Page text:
Tuesday, September 29, 2009

At the Lincoln Library, transfixed by a pair of gloves

Yesterday I mentioned that the first of the three appellate briefs I will complete in a month's time was filed a week ago Friday. And so it was. But I was not there to file it.

Some weeks before, in a moment of weakness, I'd agreed to accompany Long Suffering Spouse on a field trip to Springfield....


The teachers at my wife's school decided not to ask parents to serve as chaperones for the middle school students' field trip this year. The teachers found that sometimes a parent would watch only his or her own child. And the other kids didn't listen to them. When they ran wild (the kids, not the adult chaperones), the parents seemed powerless to rein them in.

So a number of the teachers decided to enlist their spouses as chaperones. I know one of the teacher's husbands from our respective terms on the parish school board and a lot of other activities back in the day; we always got along well. So his wife used my presence as an inducement for him to come and my wife used his as an inducement to me.

And then I found out that the buses were leaving the school parking lot at 5:45am on a Friday.

But I went ahead with the plan anyway and took my place in the convoy of three highway-style tour buses. My wife assigned me eight or nine kids to look after. The girls were fairly compliant, but one boy moved with exaggerated slowness and another moved like he was hopped up on uppers... so the group tended to space out as we went through New Salem.

After a while, I found out that I could holler at the kids and bring them back into line without much difficulty; the parent of a child in the class might have difficulty doing that. After all, s/he might fatally damage his or her child's social prospects for-ever.

But these were truly city kids.

On the bus on the way down, a kid saw animals grazing near the Interstate. "Horses!" he shouted.

They were cows.

And, at New Salem, these sixth, seventh and eighth graders were far more interested in the cows and chickens and sheep than they were in the Rutledge Tavern or even in the legend of Ol' Abe's youthful infatuation with the ill-starred Ann Rutledge.

Some of the buildings had re-enactors available to talk about the history of their building and its occupants... and I gamely tried to engage them... and my charges. I had great conversations with the re-enactors. The kids drifted off in search of more animals.

Ah, well.

But after New Salem it was time to visit the Abraham Lincoln Presidential Library. This had opened up in Springfield since I was last there and it was another powerful inducement for me to agree to make the trip.

By this time I had figured out how to keep my charges more together. And it was a more confined space so the straggler couldn't straggle as much... even though we had to more or less keep pace with Mr. Hopped Up. Still, I had the chance to catch their attention a couple of times. The group paused around an exhibit showing Willie Lincoln's deathbed. In a room dedicated to the Gettysburg Address, I discovered that not one of them could recite even part of it. Memorizing set pieces just isn't done these days, apparently.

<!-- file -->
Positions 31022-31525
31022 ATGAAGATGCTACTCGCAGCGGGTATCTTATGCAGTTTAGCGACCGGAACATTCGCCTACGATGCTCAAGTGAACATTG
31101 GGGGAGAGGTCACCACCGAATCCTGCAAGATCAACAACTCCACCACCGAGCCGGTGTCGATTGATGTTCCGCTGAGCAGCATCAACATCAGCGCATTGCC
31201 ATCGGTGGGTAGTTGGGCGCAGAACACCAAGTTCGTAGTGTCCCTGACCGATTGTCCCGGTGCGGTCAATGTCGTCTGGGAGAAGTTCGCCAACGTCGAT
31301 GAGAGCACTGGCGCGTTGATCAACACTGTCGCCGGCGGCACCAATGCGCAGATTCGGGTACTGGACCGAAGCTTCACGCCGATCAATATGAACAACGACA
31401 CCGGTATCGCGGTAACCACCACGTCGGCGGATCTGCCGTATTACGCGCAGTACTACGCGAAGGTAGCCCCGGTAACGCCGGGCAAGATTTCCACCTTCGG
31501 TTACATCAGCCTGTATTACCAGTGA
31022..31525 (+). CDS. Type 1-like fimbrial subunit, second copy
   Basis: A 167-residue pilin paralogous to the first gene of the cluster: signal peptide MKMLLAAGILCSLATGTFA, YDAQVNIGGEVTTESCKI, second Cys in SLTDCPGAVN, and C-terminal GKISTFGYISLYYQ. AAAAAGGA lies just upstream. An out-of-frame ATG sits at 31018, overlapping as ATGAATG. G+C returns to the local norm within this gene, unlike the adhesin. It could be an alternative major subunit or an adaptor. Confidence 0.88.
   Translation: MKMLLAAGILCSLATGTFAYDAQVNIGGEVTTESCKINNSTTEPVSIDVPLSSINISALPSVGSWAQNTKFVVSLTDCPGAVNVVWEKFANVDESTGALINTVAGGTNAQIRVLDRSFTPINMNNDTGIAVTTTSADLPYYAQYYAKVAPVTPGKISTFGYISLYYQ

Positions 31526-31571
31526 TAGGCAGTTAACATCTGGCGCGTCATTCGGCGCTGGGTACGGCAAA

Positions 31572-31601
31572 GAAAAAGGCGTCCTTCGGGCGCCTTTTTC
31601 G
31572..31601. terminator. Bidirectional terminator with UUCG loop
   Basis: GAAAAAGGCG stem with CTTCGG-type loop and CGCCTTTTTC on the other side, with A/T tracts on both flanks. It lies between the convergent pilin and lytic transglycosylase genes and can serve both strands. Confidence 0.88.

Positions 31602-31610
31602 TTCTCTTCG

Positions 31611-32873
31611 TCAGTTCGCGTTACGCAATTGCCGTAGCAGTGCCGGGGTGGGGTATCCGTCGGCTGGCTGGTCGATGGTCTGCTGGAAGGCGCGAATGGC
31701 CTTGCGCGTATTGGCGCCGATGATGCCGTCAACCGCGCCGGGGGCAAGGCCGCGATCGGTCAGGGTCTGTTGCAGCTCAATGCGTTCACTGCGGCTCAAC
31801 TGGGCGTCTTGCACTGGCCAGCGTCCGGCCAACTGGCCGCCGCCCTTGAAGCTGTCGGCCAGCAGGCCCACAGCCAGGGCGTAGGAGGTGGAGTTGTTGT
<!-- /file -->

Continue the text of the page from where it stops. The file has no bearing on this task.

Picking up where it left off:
But I stray, as I so often do, from the point, which is not about what the kids saw, or absorbed.

We finished our tour of the exhibits with some time to kill before heading into the gift shop. Long Suffering Spouse's group came up not too long after. She took pity on me. While she kept her group, and mine, occupied by taking photos with statues of the Lincoln family (the one place in the museum where photos are allowed), she let me sneak back and look at the exhibits for a few minutes on my own.

I wound up in the "Treasures" room. These were real Lincoln artifacts... one of his stovepipe hats, a lock of his hair. But I was drawn to a display of two gloves.

Lincoln, the accompanying sign said, often wore gloves when in public -- because all that handshaking and so forth was tough on his hands. I can imagine that he might have used them riding, too, since Lincoln often rode his own horse when in Washington. He kept one glove in each pocket of his suit coat.

Thus, one of the cream-colored gloves I was looking at seemed almost rust-stained, the other was not. One glove was in the pocket drenched in his blood after John Wilkes Booth shot him. The other was not.

I stood there for as long as I dared before rejoining the tour group.

3 comments:

Empress Bee (of the High Sea) said...

wow, the ending floored me! i was all set to say something flip like taking kids like that is like trying to herd cats but then i got all thinking at the end...

smiles, bee
tyvc

susan said...

Wow. That gave me chills in a "I really need to go back and take another look at history now that I am beginning to understand the importance of it all" kind of way. Thanks for sharing!

Shelby said...

why? one glove in his pocket and one not.. what are you thinking? tell the story.

Now I'm mesmerized.